In A Few Good Men, the climactic moment comes with great anticipation. Tom Cruise, playing Navy prosecutor Daniel Kaffee, demands of Colonel Nathan Jessup, played by Jack Nicholson that he divulge how the murder of a marine was deliberately ordered. Cruise yells, “I want the truth!” and Nicholson answers, “You can’t handle the truth!!” It is high drama, and it somehow reminds me of how we do conversations about dis ease. The truth is something that we all want; yet deep down we wonder whether we can handle it. How we want the truth and how we handle it is unique to each of us, and it can be confusing for lovers and friends, family and colleagues. For some, truth is a hardship, while for others it is a relief. For me, truth is an elixir, potent and tart, washing away the stale sickness of carefully maintained identity, resulting in clear self-awareness. The truth is hard and surprisingly simple, but the truth is also easy and complex. Above all in dis ease, the truth is specific, general, and impossible to predict in its course, yet inevitable in its progress.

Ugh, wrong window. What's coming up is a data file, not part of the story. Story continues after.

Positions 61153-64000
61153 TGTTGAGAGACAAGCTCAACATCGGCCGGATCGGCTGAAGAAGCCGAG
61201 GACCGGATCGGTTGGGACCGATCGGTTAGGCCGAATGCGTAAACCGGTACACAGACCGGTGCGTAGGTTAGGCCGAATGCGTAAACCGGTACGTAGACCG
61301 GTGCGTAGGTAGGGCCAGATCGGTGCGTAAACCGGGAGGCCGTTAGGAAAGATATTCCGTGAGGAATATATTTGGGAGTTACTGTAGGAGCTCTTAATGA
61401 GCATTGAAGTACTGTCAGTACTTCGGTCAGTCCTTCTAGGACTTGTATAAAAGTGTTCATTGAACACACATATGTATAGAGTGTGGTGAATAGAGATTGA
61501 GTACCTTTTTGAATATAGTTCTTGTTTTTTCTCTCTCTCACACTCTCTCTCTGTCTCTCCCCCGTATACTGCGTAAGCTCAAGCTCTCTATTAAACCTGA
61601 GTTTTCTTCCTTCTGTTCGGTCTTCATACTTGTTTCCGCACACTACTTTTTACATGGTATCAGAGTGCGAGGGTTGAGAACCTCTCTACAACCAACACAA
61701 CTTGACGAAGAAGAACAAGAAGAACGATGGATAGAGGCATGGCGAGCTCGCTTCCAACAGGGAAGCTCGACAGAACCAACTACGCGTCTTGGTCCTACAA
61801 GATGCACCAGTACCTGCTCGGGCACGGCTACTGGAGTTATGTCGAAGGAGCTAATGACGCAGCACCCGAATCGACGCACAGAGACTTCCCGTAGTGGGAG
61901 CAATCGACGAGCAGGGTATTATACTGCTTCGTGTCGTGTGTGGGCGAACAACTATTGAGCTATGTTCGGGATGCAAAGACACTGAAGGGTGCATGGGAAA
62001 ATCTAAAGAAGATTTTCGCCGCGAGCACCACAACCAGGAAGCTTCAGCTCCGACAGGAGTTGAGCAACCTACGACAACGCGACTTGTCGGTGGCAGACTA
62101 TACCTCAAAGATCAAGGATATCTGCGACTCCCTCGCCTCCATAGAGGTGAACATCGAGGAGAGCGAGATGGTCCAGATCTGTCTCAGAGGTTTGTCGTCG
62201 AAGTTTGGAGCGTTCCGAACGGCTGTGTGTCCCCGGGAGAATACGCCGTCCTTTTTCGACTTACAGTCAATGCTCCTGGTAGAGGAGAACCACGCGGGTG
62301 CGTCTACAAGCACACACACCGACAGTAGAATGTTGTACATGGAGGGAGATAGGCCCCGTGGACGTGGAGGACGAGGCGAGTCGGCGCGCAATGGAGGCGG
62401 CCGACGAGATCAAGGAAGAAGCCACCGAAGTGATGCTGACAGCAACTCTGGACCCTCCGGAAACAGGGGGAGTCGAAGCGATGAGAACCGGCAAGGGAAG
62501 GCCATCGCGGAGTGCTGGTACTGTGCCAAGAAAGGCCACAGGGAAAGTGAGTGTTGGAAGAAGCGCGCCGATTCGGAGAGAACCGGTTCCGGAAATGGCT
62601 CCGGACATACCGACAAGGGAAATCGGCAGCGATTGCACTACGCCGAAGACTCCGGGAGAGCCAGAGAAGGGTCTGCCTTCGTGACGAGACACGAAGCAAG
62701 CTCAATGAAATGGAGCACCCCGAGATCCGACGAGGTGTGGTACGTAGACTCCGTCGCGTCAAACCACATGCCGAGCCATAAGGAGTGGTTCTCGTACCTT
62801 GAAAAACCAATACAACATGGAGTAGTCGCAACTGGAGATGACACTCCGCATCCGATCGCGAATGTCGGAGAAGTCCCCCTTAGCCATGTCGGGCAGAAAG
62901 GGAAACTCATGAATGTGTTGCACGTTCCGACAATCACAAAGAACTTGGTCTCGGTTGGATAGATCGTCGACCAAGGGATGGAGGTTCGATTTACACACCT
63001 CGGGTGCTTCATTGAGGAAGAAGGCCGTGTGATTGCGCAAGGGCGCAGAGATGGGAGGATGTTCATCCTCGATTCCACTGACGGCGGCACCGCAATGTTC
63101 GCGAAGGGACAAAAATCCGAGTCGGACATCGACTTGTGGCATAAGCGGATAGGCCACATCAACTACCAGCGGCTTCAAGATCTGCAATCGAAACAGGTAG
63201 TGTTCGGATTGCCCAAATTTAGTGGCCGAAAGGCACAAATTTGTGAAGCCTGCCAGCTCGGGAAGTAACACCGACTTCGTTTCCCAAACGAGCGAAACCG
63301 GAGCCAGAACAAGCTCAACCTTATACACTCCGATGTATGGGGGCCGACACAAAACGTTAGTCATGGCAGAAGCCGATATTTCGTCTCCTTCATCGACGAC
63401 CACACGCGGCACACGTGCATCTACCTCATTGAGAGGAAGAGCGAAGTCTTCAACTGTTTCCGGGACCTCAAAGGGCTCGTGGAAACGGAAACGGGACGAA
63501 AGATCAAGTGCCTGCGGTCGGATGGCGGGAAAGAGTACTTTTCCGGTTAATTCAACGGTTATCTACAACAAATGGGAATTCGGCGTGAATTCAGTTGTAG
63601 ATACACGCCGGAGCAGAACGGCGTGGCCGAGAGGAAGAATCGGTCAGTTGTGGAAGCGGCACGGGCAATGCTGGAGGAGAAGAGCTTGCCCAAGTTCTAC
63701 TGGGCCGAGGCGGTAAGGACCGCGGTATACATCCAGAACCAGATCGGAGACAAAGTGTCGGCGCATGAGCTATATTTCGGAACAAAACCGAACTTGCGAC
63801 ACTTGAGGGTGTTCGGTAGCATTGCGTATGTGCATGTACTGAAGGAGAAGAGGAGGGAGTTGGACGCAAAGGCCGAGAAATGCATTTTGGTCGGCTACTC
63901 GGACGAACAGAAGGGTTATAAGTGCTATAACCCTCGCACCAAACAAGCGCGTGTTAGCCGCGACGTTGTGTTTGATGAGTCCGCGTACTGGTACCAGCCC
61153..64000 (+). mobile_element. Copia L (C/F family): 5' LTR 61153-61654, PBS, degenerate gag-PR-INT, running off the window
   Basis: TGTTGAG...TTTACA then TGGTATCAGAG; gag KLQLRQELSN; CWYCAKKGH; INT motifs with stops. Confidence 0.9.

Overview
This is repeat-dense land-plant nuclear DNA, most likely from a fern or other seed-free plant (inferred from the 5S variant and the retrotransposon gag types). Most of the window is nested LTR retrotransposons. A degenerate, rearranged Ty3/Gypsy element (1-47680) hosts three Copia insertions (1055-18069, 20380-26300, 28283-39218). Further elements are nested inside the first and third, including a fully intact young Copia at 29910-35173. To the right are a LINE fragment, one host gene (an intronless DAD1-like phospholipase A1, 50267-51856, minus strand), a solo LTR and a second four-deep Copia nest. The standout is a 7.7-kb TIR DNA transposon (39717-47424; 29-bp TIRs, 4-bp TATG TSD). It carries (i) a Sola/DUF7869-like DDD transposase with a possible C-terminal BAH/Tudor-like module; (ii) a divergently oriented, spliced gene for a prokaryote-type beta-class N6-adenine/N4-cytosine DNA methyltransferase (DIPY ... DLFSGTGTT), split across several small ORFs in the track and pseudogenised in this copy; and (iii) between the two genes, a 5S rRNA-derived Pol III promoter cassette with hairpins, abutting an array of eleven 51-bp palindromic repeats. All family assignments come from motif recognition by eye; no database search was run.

When I first learned my diagnosis, I sought truth like a cure. I contacted the ALS Association, surfed the net (beware the YouTube videos), and looked up every medical report I could find. I joined patient forums, discovered that there are dueling associations seeking money for research, and realized quickly that truth was not in the facts. The facts of ALS were presented in a way that didn’t make sense to me. Some just didn’t add up—5000 new ALS cases per year, with a 50 % mortality rate by the third year after diagnosis, doesn’t really equal 30,000 US ALS cases at any one time. Others seemed too good to be true—a cure can be found, just send money. And then there were truths that were just plain raw—Persons with ALS (PALS) who were filmed in all their paralyzed glory, cared for by haggard, weary spouses, parents, children, friends. I trolled through these different sources like a fly-fisherman in an Idaho trout stream. And what I realized very quickly was that each source sought to portray a picture that served a purpose, and discerning the purpose was more important than understanding the actual facts that were portrayed. Each truth was a carefully constructed façade, more complex than simple, yet easily predictable if the purpose could only be gleaned.